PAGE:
5 New York 70s Movies We Are Terrified to See Remade
At the Observer today, Christopher Rosen, stimulated by the unfortunate new The Taking of Pelham 123, decries remakes of 70s New York classics. But his complaint is that "Only '70s period pieces remain locked inside the isolation of past events... We want '70s films to be something other than a history lesson."
Actually, we just want remade 70s films to be something other than teh suck. But our hopes are not high for the upcoming do-overs of The Warriors and Fame. Look at the Fame trailer. The original was no Les Enfants du Paradis, but it at least it took place in a recognizable New York. The new one looks like it takes place on the set of American Idol. And we expect that, like Pelham 123, it is will be the ADHD version of the original, a characterless thrill ride with the name New York stuck on for cachet.
This horrible trend shows no sign of stopping, and we anticipate these nightmarish resuscitations in the near future:
Taxi Driver. Travis Bickle (Zach Braff), thrown out of his New Jersey home by his parents, falls into a job as a cabbie, in which he meets many quirky characters, among them an uptight political operative (Blake Lively) whom he offends by taking her to a midnight show of Donnie Darko, and a young girl (Miley Cyrus) who is being forced against her will to attend a Sylvan Learning Center and take piano lessons. Calling on his training as a film major (he is seen at one point saying "You can't handle the truth!" into a mirror over and over), he confronts both the girl's father and himself, and everyone learns something about life.
Mean Streets. Growing up in the upscale former Little Italy, Charlie (Zac Efron) has learned the importance of old school trance music, iced cappuccino, and loyalty. But he is challenged by his friend Johnny Boy (Jason Schwartzman), a wild man who is constantly reneging on his deals with venture capitalists. Charlie looks in vain for answers in the Buddhism of his youth, but in the end he, the woman he loves, and Johnny Boy are all doomed to careers in marketing.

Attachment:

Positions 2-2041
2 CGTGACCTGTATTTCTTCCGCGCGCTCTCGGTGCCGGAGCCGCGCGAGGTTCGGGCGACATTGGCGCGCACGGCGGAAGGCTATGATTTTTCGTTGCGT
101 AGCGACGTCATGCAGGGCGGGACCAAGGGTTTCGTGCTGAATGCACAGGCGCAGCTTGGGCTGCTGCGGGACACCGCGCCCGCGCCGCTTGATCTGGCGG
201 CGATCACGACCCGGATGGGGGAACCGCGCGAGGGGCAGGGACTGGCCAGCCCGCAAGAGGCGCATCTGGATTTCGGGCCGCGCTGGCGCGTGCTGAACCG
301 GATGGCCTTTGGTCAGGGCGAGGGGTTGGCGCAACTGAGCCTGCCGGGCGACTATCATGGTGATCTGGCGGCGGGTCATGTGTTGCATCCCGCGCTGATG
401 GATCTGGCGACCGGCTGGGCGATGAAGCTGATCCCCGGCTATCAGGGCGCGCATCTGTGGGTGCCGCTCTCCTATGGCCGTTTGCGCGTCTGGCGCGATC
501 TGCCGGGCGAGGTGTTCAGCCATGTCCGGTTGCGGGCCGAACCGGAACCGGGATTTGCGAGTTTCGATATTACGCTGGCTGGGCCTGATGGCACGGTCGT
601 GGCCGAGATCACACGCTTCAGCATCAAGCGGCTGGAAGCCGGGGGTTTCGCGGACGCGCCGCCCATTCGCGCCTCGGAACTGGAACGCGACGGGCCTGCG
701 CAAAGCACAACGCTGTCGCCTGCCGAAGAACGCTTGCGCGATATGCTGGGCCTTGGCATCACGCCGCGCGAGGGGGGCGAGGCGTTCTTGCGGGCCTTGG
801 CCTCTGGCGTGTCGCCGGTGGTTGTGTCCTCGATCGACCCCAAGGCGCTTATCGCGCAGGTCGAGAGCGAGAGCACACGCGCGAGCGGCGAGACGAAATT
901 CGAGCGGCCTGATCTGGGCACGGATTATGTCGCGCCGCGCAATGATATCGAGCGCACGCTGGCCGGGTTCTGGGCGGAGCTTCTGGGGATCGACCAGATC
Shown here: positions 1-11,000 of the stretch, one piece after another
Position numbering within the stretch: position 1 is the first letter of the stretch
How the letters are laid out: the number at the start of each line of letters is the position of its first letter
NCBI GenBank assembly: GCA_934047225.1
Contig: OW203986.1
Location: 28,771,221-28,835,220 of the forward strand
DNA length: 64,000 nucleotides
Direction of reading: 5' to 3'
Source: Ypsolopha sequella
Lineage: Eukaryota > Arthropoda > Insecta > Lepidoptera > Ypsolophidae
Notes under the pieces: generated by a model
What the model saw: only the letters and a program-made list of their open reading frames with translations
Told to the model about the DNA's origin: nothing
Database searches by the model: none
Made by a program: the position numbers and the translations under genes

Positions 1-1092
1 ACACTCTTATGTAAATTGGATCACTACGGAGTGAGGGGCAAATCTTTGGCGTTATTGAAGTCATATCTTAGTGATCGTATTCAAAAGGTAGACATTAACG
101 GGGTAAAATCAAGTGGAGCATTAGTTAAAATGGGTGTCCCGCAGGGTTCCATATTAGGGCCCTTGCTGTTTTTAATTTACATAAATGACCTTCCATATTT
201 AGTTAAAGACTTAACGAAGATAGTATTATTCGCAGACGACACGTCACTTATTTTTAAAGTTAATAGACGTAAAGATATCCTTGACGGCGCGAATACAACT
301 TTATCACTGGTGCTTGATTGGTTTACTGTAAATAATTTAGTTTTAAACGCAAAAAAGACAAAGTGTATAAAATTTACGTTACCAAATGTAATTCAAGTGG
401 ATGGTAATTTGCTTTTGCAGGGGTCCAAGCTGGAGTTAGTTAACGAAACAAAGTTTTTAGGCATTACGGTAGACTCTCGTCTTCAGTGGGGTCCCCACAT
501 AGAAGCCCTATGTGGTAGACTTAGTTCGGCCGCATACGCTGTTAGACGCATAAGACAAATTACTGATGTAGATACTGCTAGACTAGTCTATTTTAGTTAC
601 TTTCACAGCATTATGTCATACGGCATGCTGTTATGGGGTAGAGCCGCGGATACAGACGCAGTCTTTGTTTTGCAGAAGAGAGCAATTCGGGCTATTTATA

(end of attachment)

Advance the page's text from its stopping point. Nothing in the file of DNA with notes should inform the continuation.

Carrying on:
The French Connection. This time Detective Popeye Doyle (Seth Rogen) and his partner Buddy Russo (Christopher Mintz-Plasse) play it for laughs as they try to recover a shipment of primo weed before international bad guy Alain Charnier (Robert Downey Jr.) can smoke it all up. Hilarious chase sequence under the L train tracks.
The Wiz. Similar to original, but with more CGI, modern orchestrations, an IMAX 3D version, and four new songs by the Black Eyed Peas. Dorothy will be played by whoever wins American Idol; Diana Ross will play Evermean, who will turn out to be not mean, but merely misunderstood, and who will reconcile with her sister Glinda.
>Death Wish. Traumatized by the violent death of his family, Paul Kersey (Ryan Reynolds) sets out to kill criminals -- but instead of just gunning them down, he takes them to his underground lair and submits them to gruesome "tests" leading to bloody climaxes. Left open-ended to allow for a series of sequels.
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